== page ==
Who Controls Your Website?

This might sound like an odd question, but we’ve talked to numerous marketers at construction companies lately that do not have access to their website. I do not mean they want to host the actual website, they want to update it. In particular, they want to add new projects, edit team member bios, and other items. In today’s real-time information age, many marketers can not wait a week for an update to be made to their website – they need access now.

Every website in today’s world needs to be mobile friendly and have a way for the marketing team to update it. We build every website on a CMS (Content Management System) so our clients can update the text, add projects, and even add videos. They have full rein of the website’s content, but can’t touch the actual design (that’s to protect them from screwing something up, which they are usually grateful for). We train our clients how to update their website before their new website goes live. After that, they do not need us to make changes. We’re here if they need us for something big or if they’re too busy, but the intent is that they have control. We’ve seen when a marketer has control of his/her website, the website is updated more often, so it ranks higher in the search engines, and the company gets more work from their website.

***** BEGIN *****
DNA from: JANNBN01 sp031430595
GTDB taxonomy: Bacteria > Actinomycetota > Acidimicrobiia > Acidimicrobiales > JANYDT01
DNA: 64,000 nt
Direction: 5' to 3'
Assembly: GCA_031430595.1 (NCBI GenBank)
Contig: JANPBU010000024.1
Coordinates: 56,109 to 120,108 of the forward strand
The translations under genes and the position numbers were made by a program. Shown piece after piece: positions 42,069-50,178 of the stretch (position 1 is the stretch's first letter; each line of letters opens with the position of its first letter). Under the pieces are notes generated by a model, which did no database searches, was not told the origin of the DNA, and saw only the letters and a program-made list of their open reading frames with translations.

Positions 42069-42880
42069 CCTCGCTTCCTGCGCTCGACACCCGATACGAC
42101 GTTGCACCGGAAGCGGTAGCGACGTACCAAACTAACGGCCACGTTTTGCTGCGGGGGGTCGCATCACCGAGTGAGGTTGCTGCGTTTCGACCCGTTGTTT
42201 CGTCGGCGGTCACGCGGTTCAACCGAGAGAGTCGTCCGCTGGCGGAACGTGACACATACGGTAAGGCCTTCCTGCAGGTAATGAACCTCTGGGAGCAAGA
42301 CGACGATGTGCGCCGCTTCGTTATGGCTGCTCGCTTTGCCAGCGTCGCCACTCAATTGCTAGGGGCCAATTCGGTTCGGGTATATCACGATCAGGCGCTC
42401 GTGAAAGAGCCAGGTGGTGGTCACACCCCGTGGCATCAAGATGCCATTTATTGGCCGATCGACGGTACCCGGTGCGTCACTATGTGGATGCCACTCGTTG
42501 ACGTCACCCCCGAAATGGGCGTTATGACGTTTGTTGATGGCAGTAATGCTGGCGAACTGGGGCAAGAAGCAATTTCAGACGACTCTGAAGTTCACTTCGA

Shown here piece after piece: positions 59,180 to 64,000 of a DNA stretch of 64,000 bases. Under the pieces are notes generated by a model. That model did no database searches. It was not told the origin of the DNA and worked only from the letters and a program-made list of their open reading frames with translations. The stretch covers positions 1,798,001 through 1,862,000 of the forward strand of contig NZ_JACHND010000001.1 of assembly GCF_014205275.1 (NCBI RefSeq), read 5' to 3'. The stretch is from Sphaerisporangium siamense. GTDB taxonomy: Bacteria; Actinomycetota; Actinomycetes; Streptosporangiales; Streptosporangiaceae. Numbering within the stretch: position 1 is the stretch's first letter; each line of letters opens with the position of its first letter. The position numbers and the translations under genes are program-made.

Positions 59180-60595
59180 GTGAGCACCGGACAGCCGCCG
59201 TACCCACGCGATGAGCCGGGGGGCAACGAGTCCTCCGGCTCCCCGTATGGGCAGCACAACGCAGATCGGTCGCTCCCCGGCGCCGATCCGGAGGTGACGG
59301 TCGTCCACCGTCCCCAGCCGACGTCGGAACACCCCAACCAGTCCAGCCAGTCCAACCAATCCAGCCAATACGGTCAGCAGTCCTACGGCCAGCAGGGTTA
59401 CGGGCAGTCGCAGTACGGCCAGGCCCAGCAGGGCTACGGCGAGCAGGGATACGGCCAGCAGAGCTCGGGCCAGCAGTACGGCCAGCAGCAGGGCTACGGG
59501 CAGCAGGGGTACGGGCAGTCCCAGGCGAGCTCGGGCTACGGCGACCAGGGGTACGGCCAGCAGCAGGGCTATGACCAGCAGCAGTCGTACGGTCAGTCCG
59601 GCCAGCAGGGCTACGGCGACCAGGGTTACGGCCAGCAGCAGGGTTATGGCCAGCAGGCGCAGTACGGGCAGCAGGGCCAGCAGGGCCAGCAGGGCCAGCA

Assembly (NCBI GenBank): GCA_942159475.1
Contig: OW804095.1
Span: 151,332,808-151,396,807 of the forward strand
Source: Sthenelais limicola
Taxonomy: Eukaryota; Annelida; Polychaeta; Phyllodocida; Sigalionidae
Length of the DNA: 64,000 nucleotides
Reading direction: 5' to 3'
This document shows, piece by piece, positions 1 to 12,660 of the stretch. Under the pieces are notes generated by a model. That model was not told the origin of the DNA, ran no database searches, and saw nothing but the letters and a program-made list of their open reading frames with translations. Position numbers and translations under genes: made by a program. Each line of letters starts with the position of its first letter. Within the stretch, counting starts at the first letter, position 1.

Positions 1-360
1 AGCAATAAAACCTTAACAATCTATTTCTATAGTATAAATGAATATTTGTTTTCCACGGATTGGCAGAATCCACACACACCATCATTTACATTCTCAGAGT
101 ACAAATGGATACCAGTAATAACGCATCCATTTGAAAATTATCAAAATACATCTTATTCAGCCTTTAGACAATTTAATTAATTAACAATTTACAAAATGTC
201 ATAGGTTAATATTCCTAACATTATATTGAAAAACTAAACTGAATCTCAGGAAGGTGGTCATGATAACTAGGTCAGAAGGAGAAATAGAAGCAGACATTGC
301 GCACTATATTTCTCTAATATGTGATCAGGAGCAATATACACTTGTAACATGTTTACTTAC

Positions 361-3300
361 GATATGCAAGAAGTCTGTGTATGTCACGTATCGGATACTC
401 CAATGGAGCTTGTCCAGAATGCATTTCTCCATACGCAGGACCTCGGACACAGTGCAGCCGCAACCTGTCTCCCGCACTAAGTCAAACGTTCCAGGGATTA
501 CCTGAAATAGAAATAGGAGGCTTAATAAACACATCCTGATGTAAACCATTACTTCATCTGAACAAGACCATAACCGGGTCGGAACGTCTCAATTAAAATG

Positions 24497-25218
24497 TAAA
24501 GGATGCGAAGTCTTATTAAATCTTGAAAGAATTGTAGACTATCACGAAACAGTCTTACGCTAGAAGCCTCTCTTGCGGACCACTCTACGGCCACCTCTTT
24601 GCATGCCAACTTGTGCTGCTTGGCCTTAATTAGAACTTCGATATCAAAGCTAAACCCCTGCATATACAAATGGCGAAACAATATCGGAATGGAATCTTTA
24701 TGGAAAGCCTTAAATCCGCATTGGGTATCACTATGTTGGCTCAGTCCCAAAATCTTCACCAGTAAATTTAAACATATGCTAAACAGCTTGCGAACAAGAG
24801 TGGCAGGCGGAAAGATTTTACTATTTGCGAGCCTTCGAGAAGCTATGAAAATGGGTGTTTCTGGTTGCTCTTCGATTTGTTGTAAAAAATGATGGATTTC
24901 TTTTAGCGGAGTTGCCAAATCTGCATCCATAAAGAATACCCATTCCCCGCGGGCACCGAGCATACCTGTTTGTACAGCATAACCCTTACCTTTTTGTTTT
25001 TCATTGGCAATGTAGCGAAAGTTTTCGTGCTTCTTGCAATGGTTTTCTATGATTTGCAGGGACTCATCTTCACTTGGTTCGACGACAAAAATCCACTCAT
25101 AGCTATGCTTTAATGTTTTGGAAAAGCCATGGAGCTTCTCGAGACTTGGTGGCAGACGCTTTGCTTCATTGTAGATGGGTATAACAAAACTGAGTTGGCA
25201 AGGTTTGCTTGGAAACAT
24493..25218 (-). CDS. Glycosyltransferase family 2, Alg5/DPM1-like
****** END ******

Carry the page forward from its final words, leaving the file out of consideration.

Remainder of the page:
We recently started working with a company to round out their marketing toolkit, but their website was already in motion with another firm before meeting us [I hate when that happens]. Our new client asked me to talk to him and he sounded knowledgable, but a few red flags were apparent to me. The biggest one, in regards to this topic, is that he did not build the website on a CMS. He added that if my team or the client had any changes, he’d make them free of charge. First off, that’s a bad business model when you do work for free (not sustainable). Before CMS websites, we did website updates and even charging for the updates, it was a poor business model because we couldn’t predict when clients would need changes so scheduling was always an issue. Since he is doing the updates for free, I doubt they will be timely. We’ve heard numerous horror stories of web companies taking weeks or months to make updates. (One even talked about putting up an event notification a year after the event.)

The point is that you need real-time control of your website in case of emergencies, exciting news, and just for efficiency sake. The time it takes you to write an email about any changes, you could make those changes yourself and check it off your to do list.